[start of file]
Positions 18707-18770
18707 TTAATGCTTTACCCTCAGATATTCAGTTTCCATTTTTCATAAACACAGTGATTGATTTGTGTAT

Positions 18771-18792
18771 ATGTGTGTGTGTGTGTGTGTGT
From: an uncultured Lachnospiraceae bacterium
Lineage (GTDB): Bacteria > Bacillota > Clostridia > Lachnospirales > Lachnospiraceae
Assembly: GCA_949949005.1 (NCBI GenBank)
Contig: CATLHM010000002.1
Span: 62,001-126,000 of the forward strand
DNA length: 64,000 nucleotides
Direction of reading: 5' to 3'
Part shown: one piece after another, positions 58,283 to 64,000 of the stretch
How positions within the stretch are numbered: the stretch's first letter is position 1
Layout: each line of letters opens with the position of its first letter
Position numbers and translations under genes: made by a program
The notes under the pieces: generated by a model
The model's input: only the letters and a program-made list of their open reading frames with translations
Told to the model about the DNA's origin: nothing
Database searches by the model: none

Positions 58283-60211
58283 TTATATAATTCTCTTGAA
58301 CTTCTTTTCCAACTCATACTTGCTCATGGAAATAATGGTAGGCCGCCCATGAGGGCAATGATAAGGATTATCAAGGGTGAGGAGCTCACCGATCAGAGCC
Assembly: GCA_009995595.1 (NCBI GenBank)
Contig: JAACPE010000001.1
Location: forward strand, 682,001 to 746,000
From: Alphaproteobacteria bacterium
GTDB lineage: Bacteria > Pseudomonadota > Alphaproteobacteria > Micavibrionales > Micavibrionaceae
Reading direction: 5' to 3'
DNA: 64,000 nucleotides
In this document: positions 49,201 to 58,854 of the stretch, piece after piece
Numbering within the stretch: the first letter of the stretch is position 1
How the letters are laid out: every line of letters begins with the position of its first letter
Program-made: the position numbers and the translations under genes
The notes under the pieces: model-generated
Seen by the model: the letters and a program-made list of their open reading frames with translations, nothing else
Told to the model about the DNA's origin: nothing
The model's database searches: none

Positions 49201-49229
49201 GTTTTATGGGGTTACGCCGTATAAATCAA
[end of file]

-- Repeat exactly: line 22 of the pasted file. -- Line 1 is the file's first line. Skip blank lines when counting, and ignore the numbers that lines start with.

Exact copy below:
58301 CTTCTTTTCCAACTCATACTTGCTCATGGAAATAATGGTAGGCCGCCCATGAGGGCAATGATAAGGATTATCAAGGGTGAGGAGCTCACCGATCAGAGCC